According to one's previous training and experience, any type of stimuli may serve to arouse the emotion of affection--scenery, food, people, situations, sounds, smells, touches, thought or inner body sensations. Although attention is usually focused on the source of the stimulus, the essential issue in being emotional is allowing the bodily condition without being threatened or overwhelmed. In order to be affectionate one must learn to tolerate the full range of bodily changes associated with this emotion. He must learn that all the above-described conditions are normal, natural, and tolerable without either acting out or repression.

Acting out and ruling out are escapes from containing the emotion of affection. Three common forms of acting out are falling in love, possessing the stimulating object, and engaging in sexual activity. Falling in love relieves one of containing affection by giving life over to the emotion. The feeling is granted possession of the person. One literally "falls in" the emotion and thereby escapes being a responsible person who happens to feel affectionate.

The second way of acting out the feeling is by gaining possession of that which arouses it. The energies generated by the emotion are dissipated in getting and managing that which stimulates it rather than in containing the emotion itself. The feeling is projected onto the object of the affection and managed externally. If the stimulus is an object, such as a painting, it may be purchased. If one has a passion for art he may relieve it by becoming a collector of art objects. If the stimulus is a person, he or she may be "won" as a friend or spouse. The projected feeling may then be controlled externally. If the stimulus is some bit of scenery, such as a sunset, it may be "captured" in a picture or painted on a canvass if the affectionate person happens to be an artist.

Another escape is to dissipate the feeling in intercourse or so called "making love." Orgasm, by nature of its function, partially drains off the energies created by the emotion of affection. Thus one may relieve himself of being tender in this way by masturbation or sexual intercourse. Many sexual affairs include no love whatever, since they are unconsciously intended to help the individual escape feeling the emotion which is a basic aspect of being a loving person. That which might become an expression of deepest love is prematurely used to escape one of the emotions involved in loving.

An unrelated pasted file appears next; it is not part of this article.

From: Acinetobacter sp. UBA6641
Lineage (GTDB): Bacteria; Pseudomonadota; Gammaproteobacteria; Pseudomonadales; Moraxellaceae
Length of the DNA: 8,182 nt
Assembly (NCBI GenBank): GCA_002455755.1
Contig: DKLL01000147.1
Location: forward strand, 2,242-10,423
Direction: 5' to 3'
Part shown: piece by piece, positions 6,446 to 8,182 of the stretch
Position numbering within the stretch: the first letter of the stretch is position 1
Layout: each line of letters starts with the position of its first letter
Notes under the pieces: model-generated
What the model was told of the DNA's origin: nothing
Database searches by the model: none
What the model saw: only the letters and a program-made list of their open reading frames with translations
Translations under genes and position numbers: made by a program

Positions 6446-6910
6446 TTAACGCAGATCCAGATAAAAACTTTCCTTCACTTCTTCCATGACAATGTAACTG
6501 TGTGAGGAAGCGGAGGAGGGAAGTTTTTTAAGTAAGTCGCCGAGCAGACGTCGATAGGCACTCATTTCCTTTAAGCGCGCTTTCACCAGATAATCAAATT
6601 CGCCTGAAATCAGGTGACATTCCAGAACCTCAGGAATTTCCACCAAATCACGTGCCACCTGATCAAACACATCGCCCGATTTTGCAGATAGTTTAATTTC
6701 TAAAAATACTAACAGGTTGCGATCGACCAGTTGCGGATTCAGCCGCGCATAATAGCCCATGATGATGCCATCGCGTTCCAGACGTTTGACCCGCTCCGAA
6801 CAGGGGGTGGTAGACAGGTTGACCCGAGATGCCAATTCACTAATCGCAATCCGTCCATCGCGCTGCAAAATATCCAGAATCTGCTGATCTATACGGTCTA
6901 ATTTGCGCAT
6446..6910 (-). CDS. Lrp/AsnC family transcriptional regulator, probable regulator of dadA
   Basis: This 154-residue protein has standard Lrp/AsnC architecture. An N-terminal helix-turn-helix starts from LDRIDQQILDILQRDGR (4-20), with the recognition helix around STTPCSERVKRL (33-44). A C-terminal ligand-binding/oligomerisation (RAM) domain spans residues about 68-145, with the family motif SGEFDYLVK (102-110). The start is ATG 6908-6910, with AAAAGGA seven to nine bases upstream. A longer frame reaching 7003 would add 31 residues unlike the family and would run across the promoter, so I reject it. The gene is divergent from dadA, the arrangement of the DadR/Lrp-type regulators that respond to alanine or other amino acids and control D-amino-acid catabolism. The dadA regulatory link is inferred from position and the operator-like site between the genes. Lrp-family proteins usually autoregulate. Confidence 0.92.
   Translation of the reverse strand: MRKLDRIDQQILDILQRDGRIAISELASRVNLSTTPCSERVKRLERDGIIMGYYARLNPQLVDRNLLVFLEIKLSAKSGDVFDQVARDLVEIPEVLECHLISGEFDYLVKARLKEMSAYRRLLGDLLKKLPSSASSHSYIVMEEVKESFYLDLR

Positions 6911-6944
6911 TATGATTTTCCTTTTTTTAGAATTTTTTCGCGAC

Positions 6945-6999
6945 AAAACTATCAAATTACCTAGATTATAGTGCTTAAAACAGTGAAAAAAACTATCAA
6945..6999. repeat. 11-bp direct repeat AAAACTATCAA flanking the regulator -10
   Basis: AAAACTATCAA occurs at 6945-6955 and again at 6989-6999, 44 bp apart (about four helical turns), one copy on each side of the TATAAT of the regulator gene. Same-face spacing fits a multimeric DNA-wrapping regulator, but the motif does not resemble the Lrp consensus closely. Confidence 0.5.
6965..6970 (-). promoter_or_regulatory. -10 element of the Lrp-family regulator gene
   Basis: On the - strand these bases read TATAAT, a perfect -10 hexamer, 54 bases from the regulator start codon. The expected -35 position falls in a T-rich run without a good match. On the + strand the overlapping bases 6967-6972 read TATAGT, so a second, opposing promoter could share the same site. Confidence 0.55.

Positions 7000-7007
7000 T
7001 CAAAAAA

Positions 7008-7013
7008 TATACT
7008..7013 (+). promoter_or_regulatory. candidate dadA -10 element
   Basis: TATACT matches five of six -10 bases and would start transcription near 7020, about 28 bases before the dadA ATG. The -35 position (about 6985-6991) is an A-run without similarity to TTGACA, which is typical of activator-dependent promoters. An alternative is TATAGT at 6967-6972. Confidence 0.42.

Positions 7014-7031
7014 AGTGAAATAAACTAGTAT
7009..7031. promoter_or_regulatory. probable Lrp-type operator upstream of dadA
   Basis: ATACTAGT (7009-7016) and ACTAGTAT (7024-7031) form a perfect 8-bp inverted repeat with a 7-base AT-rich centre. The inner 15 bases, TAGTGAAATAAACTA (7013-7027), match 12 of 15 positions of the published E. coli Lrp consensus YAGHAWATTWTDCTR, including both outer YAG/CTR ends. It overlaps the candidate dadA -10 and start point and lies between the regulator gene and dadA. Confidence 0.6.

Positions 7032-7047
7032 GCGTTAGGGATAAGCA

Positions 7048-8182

The previously mentioned devices of repression accomplish ruling out affection. One common addition is the use of judgment. The feeling itself may be judged wrong or sinful in particularly threatening circumstances. For example, affection for one's spouse is judged virtuous, but affection for any other person may be classified as evil. This opinion (judgment) may thereafter be used as an aid in repressing the feeling. If one concludes that everlasting punishment or hell fires will result from misplaced affections, he is naturally reluctant to experience such emotions consciously. Certain bible passages are often misquoted in support of this aid to repression.

Unfortunately, ruling out affectionate feelings from one's awareness only serves to exaggerate the emotion and leave the person victimized by his own feeling rather than the master of it. Persons using this device often find that by suppressing it in certain circumstances they also become unable to risk it even where they think it acceptable. One who rules out affection for his neighbor's wife may find himself losing affectionate feelings for his own wife also. Those who practice this procedure over long periods of time may become unable to risk being warm and tender under any circumstances. Complete loss of affection and sexual frigidity or impotence may be the end result.

One who is concerned with becoming Christian will seek to avoid either acting out or ruling out affectionate feelings under any circumstances. He will allow himself to feel warm, tender, and affectionate whenever the feelings arise within him. His focus will be on learning to be affectionate, that is, to feel the feeling in a contained way at any time, place, or with any person. He will learn to be an affectionate person whenever he feels that way.

A second example is the feeling of anger. This emotion arises naturally whenever one finds himself in circumstances   perceived as frustrating, threatening, or dangerous. It is a normal, healthy, feeling which functions to prepare the body to take appropriate action. Without this natural emotion the human animal would be seriously limited in managing life.

However, the energies generated by the emotion of anger can also be used in destructive rather than helpful ways. The angry human is a powerful force. One who would be Christian will learn to contain his anger and utilize the strength generated thereby in productive rather than destructive ways. He will, as Paul wrote in the bible, learn to "be angry and sin not." (Ephesians 4:26). He will, like Jesus, "look on others with anger," on certain occasions (Mark 3:5), but he will still act responsibly.